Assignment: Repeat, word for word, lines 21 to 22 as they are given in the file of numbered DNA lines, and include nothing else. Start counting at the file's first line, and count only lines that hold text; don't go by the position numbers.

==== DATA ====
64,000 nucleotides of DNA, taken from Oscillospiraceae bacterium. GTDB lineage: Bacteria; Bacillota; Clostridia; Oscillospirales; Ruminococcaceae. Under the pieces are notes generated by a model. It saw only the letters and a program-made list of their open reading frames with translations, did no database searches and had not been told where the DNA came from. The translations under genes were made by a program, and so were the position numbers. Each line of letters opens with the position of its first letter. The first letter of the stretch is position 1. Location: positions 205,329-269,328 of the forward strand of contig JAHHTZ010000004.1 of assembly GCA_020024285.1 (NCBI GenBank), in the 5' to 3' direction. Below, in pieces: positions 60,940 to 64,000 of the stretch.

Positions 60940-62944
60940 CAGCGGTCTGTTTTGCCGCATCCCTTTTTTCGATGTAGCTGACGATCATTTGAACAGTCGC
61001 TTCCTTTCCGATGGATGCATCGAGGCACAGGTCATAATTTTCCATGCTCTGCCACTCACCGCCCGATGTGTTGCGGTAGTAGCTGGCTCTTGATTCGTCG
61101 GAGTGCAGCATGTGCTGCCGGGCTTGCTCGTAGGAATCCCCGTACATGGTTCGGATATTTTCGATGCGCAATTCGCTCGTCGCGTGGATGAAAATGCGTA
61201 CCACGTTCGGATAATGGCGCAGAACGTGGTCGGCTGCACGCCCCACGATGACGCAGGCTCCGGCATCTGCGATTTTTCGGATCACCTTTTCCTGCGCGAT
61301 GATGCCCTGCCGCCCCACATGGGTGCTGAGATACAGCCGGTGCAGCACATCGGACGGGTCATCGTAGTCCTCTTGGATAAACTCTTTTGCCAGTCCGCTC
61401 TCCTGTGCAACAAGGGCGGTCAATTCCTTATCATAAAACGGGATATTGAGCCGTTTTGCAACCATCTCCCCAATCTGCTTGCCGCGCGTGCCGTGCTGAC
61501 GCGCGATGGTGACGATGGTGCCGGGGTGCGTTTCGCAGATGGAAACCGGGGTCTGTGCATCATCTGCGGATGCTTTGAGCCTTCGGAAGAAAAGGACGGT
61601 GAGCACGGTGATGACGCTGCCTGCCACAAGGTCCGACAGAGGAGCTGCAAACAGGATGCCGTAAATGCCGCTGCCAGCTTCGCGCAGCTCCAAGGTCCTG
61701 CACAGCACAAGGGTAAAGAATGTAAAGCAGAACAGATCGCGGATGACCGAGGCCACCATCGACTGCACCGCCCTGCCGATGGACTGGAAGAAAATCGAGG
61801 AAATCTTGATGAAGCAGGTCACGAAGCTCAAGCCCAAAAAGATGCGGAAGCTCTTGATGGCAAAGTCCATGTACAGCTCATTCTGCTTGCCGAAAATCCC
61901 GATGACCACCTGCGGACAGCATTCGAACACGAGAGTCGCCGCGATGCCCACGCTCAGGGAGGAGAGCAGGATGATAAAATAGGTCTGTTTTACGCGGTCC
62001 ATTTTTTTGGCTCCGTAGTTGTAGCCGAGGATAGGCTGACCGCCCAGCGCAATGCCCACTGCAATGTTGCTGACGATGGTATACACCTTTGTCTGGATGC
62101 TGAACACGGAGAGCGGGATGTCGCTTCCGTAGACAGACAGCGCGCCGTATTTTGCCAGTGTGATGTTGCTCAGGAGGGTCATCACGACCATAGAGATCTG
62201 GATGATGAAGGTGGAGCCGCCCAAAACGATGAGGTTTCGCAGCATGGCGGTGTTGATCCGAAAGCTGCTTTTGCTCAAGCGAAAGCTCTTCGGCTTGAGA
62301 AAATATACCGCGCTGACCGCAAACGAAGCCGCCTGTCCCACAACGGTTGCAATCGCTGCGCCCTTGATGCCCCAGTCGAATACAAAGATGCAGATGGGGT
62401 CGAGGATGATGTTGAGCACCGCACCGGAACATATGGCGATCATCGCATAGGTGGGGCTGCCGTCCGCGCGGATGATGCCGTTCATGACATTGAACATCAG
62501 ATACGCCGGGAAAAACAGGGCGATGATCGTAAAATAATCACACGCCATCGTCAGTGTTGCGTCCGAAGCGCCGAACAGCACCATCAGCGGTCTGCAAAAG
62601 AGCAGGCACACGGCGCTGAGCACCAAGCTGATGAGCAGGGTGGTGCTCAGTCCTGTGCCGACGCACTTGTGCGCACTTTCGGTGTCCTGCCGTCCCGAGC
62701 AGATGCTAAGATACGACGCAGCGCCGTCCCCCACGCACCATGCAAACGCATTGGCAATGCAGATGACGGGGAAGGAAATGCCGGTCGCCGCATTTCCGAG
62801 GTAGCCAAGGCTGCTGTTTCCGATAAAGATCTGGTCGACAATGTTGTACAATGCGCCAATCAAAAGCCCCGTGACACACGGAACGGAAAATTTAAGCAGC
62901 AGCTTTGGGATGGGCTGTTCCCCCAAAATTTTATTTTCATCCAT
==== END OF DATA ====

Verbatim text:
62701 AGATGCTAAGATACGACGCAGCGCCGTCCCCCACGCACCATGCAAACGCATTGGCAATGCAGATGACGGGGAAGGAAATGCCGGTCGCCGCATTTCCGAG
62801 GTAGCCAAGGCTGCTGTTTCCGATAAAGATCTGGTCGACAATGTTGTACAATGCGCCAATCAAAAGCCCCGTGACACACGGAACGGAAAATTTAAGCAGC